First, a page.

Baseball has been a big part of Chris Bianchi's life since he started playing
T-ball when he was 4, and he hopes it always will be. The Canyon Crest Academy senior says he wants to be involved in the game after he hangs up his spikes for the last time and is mulling a career as a professional sports agent.
His vision of the profession, however, is far from the one commonly associated with cut-throat negotiating and greed.
"You don't want to be like Scott Boras where everybody hates you," Bianchi said. "You want to do something that's in the best interests of the player and the team. You want to be able to make that connection."
Bianchi, a Trinity University (San Antonio)-bound catcher, is making a name for himself as an agent of change.
His consistent hitting, solid defense and leadership have propelled the Ravens to new heights.
CCA, a school known more for academics than athletics, played Bishop's of La Jolla on May 18 with at least a share of the Coastal League South title at stake. The Ravens (4-3 in league, 12-13 overall going into May 18), were seeking their first baseball title since the school opened its doors in 2005.
The Ravens are coming off a forgettable 2-5-1 league campaign last season.
"Hopefully we can start a new tradition," Bianchi said.
Bianchi leads the team in several offensive categories, including batting average (.389), slugging percentage (.528) and on-base percentage (.494).
He has a solid defensive skill-set that CCA coach Ryan Sienko — himself a former minor league catcher — believes will develop exponentially in a college setting. Sienko also credits Bianchi for shepherding a much-improved pitching staff.
The Ravens boast a 3.50 team ERA. Matt Malott, who is 5-2 with a 1.58 ERA, leads their staff. Malott is bound for Occidental University in Los Angeles.
Although he hasn't garnered much attention from professional scouts yet, Sienko believes Bianchi will develop into a professional caliber player at Trinity.
"Chris is one of those players who has stepped up taking on a leadership role and hopefully he's going to lead this team to a championship," Sienko said. "He loves the game, and once he gets into a system where he gets consistent work he'll thrive because he's such a hard-working kid."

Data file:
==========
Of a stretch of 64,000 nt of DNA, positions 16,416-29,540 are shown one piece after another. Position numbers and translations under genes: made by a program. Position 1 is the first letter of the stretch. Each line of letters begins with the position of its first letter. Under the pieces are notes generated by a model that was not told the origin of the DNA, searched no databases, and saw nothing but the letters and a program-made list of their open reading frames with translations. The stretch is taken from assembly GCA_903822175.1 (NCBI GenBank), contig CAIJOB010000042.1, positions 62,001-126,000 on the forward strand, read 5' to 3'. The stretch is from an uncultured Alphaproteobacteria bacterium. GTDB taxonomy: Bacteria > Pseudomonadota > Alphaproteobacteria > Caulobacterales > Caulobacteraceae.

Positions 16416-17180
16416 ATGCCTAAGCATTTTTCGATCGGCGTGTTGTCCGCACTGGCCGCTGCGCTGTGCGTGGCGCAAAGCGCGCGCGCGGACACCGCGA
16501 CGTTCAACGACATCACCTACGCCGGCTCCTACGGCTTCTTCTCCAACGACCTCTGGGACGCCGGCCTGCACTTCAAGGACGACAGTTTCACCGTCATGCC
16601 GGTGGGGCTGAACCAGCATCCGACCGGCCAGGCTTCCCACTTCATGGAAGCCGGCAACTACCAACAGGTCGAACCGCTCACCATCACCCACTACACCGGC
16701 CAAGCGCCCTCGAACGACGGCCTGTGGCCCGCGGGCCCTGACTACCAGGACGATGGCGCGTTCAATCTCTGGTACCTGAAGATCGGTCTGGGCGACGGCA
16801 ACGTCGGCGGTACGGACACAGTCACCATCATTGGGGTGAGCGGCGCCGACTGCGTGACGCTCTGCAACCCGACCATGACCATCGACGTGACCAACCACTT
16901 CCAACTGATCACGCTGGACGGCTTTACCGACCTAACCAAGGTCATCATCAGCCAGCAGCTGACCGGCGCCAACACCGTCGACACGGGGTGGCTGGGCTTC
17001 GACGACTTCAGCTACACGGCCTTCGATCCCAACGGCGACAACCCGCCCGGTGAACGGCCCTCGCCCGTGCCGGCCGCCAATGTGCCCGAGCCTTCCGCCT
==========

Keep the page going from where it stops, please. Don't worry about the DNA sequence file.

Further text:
Bianchi says he developed leadership skills as a Boy Scout, where he's been honored for assisting the elderly and building homes in Tijuana.
He's won elections for Patrol Leader and Troop Leader and owns a Life Rank.
Sienko described Bianchi as an excellent all-around athlete with above average speed for a catcher, something Bianchi attributes to playing a variety of youth sports, including football and basketball.
Bianchi's career highlights include hitting a two-run single in his varsity debut as a freshman call-up, and playing at Petco Park earlier this month — albeit in a 12-3 loss to Francis Parker of San Diego on May 9.
"Playing on a professional field was an amazing experience," he said.
Bianchi said playing baseball professionally has been a lifelong dream.
And although he probably wouldn't forgo a college scholarship if he were to be drafted next month, he said it would be a nice confidence boost he could use to boost his draft stock in college.
"My dad told me 'If you love what you do, you never have to work a day in your life,' " Bianchi said. "I would never consider baseball work, just getting paid for something I love."
Bianchi believes his most valuable tools are his leadership and some intangibles, tools that he admits aren't readily apparent to professional scouts who sit in the bleachers with radar guns and stop watches.
"The intangible things are a little bit tough to show a coach that hasn't seen you play a whole lot," he said. "The throws to second, running times, and hitting well, that's something that's easier to prove.
"That's something they can put a number on."
Count on Bianchi pointing out those numbers on behalf of his future clients.
Bianchi, who plans to major in business administration, says he'll work with teams when he can if he becomes a sports agent, but vows not to let anybody bully his players.
"You still want to get the best deal possible, so you obviously have to push, but hopefully you don't have to drive people up the wall," he said.